Safe and Sound

ROCKDALE

ROCKDALE, TX
4
Star Rating
ROCKDALE is a ROCKDALE, TX-based, NCUA-insured credit union founded in 1970. The credit union has $73.9 million in assets, according to December 31, 2017, regulatory filings.

Thanks to the work of 23 full-time employees, the credit union has amassed loans and leases worth $18.9 million. ROCKDALE's 7,358 members currently have $65.1 million in shares with the credit union.

Overall, Bankrate believes that, as of December 31, 2017, ROCKDALE exhibited a good condition, earning 4 out of 5 stars for safety and soundness. Keep reading for a breakdown of how the credit union faired on the three major criteria Bankrate used to evaluate U.S. credit unions.

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THE INSTITUTION'S SCORE

Capital Score

Capital acts as a bulwark against losses and provides protection for members when a credit union is experiencing financial trouble. It follows then that an institution's level of capital is a crucial measurement of its financial strength. From a safety and soundness perspective, the more capital, the better.

ROCKDALE received a score of 14 out of a possible 30 points on our test to measure the adequacy of a credit union's capital, falling short of the national average of 15.65.

ROCKDALE had a capitalization ratio of 14.00 percent in our test, below the average for all credit unions, an indication that it could be less resilient in a crisis than its peers.

Asset Quality Score

In this test, Bankrate tries to estimate the effect of troubled assets, such as past-due mortgages, on the credit union's reserves set aside to cover loan losses, as well as overall capitalization.

Having extensive holdings of these kinds of assets could eventually force a credit union to use capital to cover losses, reducing its cushion of equity. It also means that there are likely to be many assets that are in non-accrual status and no longer earning interest for the credit union, resulting in depressed earnings and potentially more risk of a future failure.

On Bankrate's test of asset quality, ROCKDALE scored 40 out of a possible 40 points, better than the national average of 38.09 points.

The credit union's ratio of problem assets was 0.00 percent in our test, beneath the national average and potentially indicative of greater financial strength than other credit unions.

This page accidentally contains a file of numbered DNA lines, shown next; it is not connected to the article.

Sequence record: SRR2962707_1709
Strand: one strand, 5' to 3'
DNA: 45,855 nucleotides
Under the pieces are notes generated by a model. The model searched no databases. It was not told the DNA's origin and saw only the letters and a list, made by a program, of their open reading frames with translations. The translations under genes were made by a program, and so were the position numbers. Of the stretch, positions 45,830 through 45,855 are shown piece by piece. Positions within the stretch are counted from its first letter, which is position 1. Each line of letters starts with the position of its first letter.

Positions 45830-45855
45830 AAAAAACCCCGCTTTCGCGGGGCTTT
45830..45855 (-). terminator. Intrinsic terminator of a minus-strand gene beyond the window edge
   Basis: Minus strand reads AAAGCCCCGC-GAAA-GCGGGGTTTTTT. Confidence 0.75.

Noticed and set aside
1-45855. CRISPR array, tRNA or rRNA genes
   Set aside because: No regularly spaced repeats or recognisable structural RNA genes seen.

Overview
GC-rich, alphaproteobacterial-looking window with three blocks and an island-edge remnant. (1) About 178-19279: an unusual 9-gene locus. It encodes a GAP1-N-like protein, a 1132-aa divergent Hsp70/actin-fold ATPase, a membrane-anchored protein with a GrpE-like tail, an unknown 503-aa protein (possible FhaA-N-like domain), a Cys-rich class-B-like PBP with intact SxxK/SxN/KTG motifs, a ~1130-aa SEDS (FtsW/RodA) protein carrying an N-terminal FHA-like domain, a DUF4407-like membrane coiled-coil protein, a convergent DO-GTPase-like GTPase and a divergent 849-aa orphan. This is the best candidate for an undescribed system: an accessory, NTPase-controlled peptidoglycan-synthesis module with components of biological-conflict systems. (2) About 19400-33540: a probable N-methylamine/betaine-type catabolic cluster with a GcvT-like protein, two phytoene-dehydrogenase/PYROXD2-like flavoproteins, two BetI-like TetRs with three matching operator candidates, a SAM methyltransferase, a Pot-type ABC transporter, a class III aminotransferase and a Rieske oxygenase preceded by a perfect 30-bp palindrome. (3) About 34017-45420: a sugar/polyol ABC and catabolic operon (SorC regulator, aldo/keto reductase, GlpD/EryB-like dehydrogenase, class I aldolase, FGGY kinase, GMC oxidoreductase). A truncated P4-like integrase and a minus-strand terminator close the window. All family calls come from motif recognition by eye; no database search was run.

Earnings score

A credit union's profitability has an effect on its long-term survivability. A credit union can retain its earnings, boosting its capital cushion, or use them to deal with problematic loans, potentially making the credit union better prepared to withstand economic trouble. Credit unions that are losing money, however, are less able to do those things.

ROCKDALE scored 2 out of a possible 30 on Bankrate's earnings test, below the national average of 10.11.

The credit union had an earnings ratio of 0.00 percent in our test, higher than the average for all credit unions, suggesting that it's doing better than its peers in this area.

WHAT IS SAFE & SOUND?

Bankrate.com's Safe & Sound Ratings provide a star rating system to evaluate the current financial status of financial institutions. The information gathered about banks, credit unions and thrifts is updated as set forth in the Terms of Use of Safe & Sound Ratings and Reports. The Safe & Sound Ratings information is grouped by categories of banks, thrifts and credit unions.

Scoring methodology

Bankrate.com evaluates the financial condition of institutions and assigns a one- to five-star rating for each with five stars representing the highest rating. Institutions with satisfactory performance will generally receive a rating of three or more stars. The majority of institutions fall into the three- to four-star range. An institution with an "NR" rating may be too new to rate or may have limited the publicly available information in their regulatory filings. The "NR" is not an indication of financial strength or weakness. The Safe & Sound rating is believed to be reliable, but the information is not guaranteed. In addition, events since the information was collected may have altered the institution's financial condition.